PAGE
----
Silkscreen printing is the process Disc Makers uses for printing album artwork on the surface of CDs and DVDs.
Invented in ancient China, it is an effective way to print on irregular surfaces, such as t-shirts, coffee mugs, or compact discs.
In the disc silkscreen process, film separations are made that represent each color in the design. The film is laid on a fabric mesh that is covered with a special emulsion and exposed to light. Where the light hits the emulsion, it becomes solid; where the film covers the mesh, the emulsion remains unchanged, and then is washed off. The screen is then placed on top of the surface to be printed, and ink is pushed through the mesh using a squeegee. The ink is dried, and the next color is applied.
Fine details are easily lost in the disc silkscreen printing process because of the mesh that is used. Elements of a design that are too small may end up sitting on the mesh itself, rather than in a hole in the mesh, where ink can pass through. Unfortunately, this mesh interference is an inevitable consequence of the process.
The surface of your CD or DVD
The first hurdle in printing on a CD or DVD is the surface of the disc itself. Unlike white paper, a disc has three distinctly different surfaces, and each one has its own issues.
- The regular surface of the disc is silver (or reflective aluminum, technically). Depending on the lighting and angle at which you hold the disc, the surface appears to have a tonal value of about 15 percent black. That means a halftone printed directly onto the surface of the disc will lose contrast in the lighter tones.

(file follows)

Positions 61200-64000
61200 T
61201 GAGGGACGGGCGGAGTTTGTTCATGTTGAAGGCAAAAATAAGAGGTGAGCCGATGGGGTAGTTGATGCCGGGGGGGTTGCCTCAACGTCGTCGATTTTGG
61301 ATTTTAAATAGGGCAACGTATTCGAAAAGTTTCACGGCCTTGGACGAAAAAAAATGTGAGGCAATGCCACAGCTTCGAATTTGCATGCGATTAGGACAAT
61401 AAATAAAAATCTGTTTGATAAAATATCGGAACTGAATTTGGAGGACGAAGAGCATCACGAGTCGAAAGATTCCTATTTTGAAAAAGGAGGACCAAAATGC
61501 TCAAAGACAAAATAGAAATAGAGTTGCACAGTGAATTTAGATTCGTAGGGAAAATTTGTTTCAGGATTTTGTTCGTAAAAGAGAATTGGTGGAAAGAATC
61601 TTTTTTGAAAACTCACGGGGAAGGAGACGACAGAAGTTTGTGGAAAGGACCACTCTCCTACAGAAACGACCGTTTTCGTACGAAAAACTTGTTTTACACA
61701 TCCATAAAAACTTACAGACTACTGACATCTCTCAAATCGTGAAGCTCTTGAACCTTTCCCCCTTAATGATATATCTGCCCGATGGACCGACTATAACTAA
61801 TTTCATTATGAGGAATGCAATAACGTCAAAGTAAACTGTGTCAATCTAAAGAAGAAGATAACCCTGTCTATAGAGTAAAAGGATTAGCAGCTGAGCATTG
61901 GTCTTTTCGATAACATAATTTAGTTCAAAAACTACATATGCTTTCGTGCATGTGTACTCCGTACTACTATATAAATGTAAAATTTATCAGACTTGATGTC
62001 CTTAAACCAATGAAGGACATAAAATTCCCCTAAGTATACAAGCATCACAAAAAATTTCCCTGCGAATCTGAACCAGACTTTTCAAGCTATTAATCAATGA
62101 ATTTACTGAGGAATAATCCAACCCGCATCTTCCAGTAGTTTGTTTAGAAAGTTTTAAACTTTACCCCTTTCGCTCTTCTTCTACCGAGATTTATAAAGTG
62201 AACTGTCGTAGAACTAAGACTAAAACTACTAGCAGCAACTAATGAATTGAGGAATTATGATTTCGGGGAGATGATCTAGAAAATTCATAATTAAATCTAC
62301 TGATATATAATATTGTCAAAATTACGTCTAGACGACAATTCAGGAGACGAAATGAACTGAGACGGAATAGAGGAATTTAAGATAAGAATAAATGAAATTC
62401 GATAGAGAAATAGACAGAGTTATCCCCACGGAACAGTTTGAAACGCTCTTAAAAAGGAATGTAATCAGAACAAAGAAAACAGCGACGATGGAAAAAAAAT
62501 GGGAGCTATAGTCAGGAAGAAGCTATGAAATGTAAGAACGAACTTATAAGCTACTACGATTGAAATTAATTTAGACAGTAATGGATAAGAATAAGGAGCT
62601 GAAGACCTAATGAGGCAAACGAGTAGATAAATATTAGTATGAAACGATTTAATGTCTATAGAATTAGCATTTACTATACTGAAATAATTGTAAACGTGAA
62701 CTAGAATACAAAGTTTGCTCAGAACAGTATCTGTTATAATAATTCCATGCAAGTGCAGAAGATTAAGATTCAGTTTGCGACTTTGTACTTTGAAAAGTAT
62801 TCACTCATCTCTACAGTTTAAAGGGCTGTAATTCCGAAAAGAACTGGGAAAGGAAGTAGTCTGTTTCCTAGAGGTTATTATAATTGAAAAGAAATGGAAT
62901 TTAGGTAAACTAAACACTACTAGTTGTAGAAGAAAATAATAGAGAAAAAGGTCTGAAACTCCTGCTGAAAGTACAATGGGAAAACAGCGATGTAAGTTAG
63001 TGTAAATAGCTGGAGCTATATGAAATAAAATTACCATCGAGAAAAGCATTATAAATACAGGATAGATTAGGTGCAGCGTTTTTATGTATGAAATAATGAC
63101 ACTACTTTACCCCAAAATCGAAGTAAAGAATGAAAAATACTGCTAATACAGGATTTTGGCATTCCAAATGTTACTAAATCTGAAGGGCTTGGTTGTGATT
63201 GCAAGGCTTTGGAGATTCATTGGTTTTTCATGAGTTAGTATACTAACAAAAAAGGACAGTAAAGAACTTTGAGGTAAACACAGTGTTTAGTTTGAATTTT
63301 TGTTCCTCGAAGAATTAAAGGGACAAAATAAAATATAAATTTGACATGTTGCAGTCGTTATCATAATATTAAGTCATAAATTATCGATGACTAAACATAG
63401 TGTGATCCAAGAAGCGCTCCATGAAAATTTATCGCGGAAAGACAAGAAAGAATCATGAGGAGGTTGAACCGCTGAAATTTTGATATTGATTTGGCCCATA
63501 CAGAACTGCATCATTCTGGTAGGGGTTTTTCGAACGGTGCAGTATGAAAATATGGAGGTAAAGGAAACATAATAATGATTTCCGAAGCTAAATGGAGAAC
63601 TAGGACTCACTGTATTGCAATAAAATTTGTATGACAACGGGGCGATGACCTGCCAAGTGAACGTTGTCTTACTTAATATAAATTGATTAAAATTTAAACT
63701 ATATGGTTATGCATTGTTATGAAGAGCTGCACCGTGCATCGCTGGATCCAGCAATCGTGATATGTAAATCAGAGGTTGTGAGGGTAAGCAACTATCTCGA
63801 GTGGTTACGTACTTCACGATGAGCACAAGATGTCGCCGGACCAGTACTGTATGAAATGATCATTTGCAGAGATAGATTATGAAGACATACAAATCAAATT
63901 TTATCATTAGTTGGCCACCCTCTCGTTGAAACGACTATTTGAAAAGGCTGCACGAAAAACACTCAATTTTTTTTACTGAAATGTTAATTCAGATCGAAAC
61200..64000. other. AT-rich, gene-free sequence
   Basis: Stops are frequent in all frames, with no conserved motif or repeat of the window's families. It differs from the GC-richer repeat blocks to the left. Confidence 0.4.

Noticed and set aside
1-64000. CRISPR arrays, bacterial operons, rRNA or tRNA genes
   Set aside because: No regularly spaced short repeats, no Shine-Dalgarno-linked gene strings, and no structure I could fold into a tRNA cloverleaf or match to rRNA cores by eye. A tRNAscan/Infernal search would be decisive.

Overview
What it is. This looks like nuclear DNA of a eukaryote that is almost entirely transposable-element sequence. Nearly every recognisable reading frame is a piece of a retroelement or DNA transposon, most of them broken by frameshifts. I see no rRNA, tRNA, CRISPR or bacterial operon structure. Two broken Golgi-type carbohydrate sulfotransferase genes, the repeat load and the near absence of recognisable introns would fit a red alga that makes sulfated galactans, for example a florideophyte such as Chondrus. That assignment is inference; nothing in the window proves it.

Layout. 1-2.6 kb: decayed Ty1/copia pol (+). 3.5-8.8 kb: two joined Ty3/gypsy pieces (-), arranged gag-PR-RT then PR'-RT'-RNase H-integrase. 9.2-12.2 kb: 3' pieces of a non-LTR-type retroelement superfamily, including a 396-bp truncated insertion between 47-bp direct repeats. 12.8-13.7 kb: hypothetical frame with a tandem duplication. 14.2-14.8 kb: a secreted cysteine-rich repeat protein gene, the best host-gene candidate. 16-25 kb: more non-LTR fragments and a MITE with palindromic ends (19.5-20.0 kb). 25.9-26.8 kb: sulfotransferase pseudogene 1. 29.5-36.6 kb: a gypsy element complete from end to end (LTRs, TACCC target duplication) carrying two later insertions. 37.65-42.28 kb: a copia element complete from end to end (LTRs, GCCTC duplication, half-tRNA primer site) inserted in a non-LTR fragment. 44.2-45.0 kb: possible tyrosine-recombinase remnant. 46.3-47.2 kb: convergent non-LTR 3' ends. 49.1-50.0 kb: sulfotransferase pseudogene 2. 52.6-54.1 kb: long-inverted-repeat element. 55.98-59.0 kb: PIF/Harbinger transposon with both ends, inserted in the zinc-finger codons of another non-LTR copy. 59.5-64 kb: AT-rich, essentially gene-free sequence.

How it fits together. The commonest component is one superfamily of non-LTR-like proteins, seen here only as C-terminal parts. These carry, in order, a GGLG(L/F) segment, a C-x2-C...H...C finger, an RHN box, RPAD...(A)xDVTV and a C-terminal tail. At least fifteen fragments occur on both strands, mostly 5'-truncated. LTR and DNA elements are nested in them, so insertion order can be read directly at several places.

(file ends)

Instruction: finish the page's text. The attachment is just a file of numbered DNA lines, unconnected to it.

- The mirror band. This is a highly reflective ring just outside the clear center of the disc that contains information about the disc itself; track information, artist, job number, etc. The issues of printing onto the surface are multiplied within the mirror band.
- The stacking ring is a lip in the clear plastic center of the disc, between the mirror band and the hole. Elements that cross the stacking ring tend to become distorted.To make things more difficult, the inks used for silkscreen printing are somewhat translucent. Because this area of the disc is clear, the translucency of the inks becomes more obvious,and they will not match the same inks printed on either of the other two surfaces.
There are two solutions to the problem of printing on the changing surfaces of a compact disc. The first is to print a flood coat, usually a layer of white ink that covers the printable surface. This gives the disc a more consistent printing surface, closer to printing on paper. The second option is to make sure any halftones in your design don't cut into the mirror band or stacking ring.
Put most simply, a halftone is an image (like a photograph) converted into small dots to fool your eye into seeing shades of gray (or tints of a color). Depending on the tones present in the image, the dots may vary in size. The dots start out very small in light areas, and grow in size as the shade gets darker. Eventually, the dots overlap, revealing only small amounts of the background. Usually, even the large dots are so small your eye can’t distinguish them as inStepsDivIDual dots, and they blur together into shades of gray.